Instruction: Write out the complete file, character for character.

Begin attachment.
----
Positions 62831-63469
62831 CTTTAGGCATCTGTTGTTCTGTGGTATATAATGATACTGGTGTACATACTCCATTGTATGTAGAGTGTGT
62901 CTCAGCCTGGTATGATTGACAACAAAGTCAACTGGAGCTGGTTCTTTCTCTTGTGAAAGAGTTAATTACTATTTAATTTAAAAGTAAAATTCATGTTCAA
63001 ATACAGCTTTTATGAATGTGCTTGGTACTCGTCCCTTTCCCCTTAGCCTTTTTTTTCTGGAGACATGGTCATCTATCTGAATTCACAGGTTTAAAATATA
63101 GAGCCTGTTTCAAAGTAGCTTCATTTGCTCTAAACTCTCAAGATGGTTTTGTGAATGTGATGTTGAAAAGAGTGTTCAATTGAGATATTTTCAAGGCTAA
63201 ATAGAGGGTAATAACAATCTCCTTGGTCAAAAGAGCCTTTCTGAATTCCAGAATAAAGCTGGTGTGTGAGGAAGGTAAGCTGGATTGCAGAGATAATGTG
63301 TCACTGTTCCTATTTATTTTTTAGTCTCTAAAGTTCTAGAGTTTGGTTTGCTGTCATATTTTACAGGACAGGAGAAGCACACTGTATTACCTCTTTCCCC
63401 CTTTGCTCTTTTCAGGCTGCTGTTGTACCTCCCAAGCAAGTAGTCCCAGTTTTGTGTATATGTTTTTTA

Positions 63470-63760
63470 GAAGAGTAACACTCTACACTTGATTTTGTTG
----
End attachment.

Positions 62831-63469
62831 CTTTAGGCATCTGTTGTTCTGTGGTATATAATGATACTGGTGTACATACTCCATTGTATGTAGAGTGTGT
62901 CTCAGCCTGGTATGATTGACAACAAAGTCAACTGGAGCTGGTTCTTTCTCTTGTGAAAGAGTTAATTACTATTTAATTTAAAAGTAAAATTCATGTTCAA
63001 ATACAGCTTTTATGAATGTGCTTGGTACTCGTCCCTTTCCCCTTAGCCTTTTTTTTCTGGAGACATGGTCATCTATCTGAATTCACAGGTTTAAAATATA
63101 GAGCCTGTTTCAAAGTAGCTTCATTTGCTCTAAACTCTCAAGATGGTTTTGTGAATGTGATGTTGAAAAGAGTGTTCAATTGAGATATTTTCAAGGCTAA
63201 ATAGAGGGTAATAACAATCTCCTTGGTCAAAAGAGCCTTTCTGAATTCCAGAATAAAGCTGGTGTGTGAGGAAGGTAAGCTGGATTGCAGAGATAATGTG
63301 TCACTGTTCCTATTTATTTTTTAGTCTCTAAAGTTCTAGAGTTTGGTTTGCTGTCATATTTTACAGGACAGGAGAAGCACACTGTATTACCTCTTTCCCC
63401 CTTTGCTCTTTTCAGGCTGCTGTTGTACCTCCCAAGCAAGTAGTCCCAGTTTTGTGTATATGTTTTTTA

Positions 63470-63760
63470 GAAGAGTAACACTCTACACTTGATTTTGTTG